18. 18. Partnership for 21st Century Skills<br />18<br />
  19. 19. 19<br />How do we put it all together?<br />Use the school library media center!<br />
  20. 20. September 14, 2011<br />Information Literacy<br />20<br />
  21. 21. 21<br />Keith Curry Lance<br />What Research Tells Us About the Importance of School Libraries<br />At this point . . . there is a clear consensus in the results now [2002] available for eight states*: School libraries are a powerful force in the lives of America's children. The school library is one of the few factors whose contribution to academic achievement has been documented empirically, and it is a contribution that cannot be explained away by other powerful influences on student performance.<br />White House Conference on School Libraries <br />*15 states—see <br />Now, 19 states with Indiana 2007<br />
  22. 22. 22<br />A European view<br />School Library and School Librarianship<br />The stream of information from TV channels, Internet, CD-ROMs, computer programmes etc. is unending. If the students, when they become adult citizens, are not to feel lost and helpless in the face of such rich sources of information, they must learn [to] devise personal strategies for information retrieval while they are still at school. Information Literacy and “strategies for independent learning skill development” are key components of any school library.<br />From a White Paper by Gert Larsen, School Library Advisor, Albertslund, Denmark, p. 7<br />Part of Project GrandSlam - General Research and New Development in School Libraries As Multimedia Learning Centres<br />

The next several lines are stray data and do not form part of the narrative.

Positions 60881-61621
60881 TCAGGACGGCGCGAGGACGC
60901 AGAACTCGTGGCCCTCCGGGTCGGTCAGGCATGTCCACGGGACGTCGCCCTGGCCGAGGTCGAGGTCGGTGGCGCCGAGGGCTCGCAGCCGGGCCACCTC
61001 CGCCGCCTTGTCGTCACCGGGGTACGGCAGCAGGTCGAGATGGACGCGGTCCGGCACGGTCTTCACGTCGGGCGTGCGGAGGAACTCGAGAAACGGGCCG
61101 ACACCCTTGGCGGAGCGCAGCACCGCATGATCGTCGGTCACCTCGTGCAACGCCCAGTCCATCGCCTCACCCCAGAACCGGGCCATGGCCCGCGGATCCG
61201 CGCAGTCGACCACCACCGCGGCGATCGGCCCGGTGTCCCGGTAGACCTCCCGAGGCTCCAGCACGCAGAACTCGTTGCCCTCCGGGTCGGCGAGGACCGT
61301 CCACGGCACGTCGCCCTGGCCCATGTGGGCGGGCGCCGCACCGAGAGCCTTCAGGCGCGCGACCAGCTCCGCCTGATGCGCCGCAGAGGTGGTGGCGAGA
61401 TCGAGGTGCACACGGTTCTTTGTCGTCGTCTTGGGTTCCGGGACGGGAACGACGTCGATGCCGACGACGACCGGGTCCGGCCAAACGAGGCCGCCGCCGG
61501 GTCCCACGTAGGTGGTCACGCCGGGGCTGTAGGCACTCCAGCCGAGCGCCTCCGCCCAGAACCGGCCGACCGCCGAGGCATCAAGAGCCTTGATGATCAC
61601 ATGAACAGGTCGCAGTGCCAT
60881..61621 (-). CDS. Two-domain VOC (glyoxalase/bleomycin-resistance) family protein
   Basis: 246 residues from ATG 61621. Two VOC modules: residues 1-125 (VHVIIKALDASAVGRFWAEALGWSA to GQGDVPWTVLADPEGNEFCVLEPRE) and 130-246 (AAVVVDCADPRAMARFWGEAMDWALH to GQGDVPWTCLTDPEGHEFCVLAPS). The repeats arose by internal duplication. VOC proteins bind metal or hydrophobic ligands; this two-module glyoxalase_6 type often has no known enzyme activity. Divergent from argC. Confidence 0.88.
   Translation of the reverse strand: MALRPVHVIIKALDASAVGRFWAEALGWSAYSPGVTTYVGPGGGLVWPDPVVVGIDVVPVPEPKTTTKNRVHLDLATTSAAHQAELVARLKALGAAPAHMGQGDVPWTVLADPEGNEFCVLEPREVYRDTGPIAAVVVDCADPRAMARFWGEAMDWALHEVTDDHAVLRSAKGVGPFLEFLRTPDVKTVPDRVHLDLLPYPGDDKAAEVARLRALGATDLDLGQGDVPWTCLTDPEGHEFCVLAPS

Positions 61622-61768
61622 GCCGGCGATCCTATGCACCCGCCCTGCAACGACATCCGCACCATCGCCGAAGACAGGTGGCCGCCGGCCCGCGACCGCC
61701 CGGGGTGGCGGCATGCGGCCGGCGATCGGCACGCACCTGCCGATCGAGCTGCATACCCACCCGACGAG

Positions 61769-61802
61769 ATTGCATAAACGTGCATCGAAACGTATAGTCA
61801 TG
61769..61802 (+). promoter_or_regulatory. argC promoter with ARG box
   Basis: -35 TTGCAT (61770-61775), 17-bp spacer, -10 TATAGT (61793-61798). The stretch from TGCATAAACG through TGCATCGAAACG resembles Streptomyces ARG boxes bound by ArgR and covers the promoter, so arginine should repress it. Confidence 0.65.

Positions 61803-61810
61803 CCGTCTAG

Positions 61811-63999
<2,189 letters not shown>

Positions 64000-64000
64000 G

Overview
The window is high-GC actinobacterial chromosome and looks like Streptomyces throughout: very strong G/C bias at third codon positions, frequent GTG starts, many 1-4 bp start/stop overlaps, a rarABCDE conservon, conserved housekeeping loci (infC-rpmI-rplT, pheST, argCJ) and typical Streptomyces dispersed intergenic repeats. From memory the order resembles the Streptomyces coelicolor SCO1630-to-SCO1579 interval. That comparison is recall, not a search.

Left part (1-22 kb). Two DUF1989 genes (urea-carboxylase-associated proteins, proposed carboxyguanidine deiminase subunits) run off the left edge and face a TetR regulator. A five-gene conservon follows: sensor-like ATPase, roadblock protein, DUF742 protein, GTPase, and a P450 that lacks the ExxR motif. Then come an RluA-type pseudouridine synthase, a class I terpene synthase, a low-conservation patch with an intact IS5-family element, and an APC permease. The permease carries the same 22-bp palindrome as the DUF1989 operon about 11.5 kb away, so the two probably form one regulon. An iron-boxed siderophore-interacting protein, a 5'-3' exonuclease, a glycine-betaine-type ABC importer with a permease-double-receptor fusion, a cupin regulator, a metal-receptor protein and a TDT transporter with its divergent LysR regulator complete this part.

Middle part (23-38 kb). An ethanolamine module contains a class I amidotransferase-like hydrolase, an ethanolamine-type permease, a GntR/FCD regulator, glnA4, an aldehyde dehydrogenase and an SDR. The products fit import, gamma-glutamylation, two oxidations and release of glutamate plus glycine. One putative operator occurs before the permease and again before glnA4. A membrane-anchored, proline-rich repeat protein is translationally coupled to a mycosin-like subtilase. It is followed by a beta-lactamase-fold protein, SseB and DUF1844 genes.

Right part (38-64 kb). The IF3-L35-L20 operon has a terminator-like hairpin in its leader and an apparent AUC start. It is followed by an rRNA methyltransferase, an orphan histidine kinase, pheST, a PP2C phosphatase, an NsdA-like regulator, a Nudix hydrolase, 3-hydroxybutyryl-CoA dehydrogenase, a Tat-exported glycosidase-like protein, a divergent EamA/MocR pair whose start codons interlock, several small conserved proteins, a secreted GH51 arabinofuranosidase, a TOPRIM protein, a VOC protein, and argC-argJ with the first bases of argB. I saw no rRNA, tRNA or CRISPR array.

23. 23. September 14, 2011<br />Information Literacy<br />23<br />The Key Concept?<br />Competence and comfort with information and information sources<br />Information literacy is the solution to Data Smog. It allows us to cope by giving us the skills to know when we need information and where to locate it effectively and efficiently. It includes the technological skills needed to use the modern library as a gateway to information. It enables us to analyze and evaluate the information we find, thus giving us confidence in using that information to make a decision or create a product. <br />Introduction to Information Literacy, Association for College and Research Libraries (a division of the American Library Association)<br />
  24. 24. Kentucky’s thinking on 21st century skills<br />September 14, 2011<br />Information Literacy<br />24<br />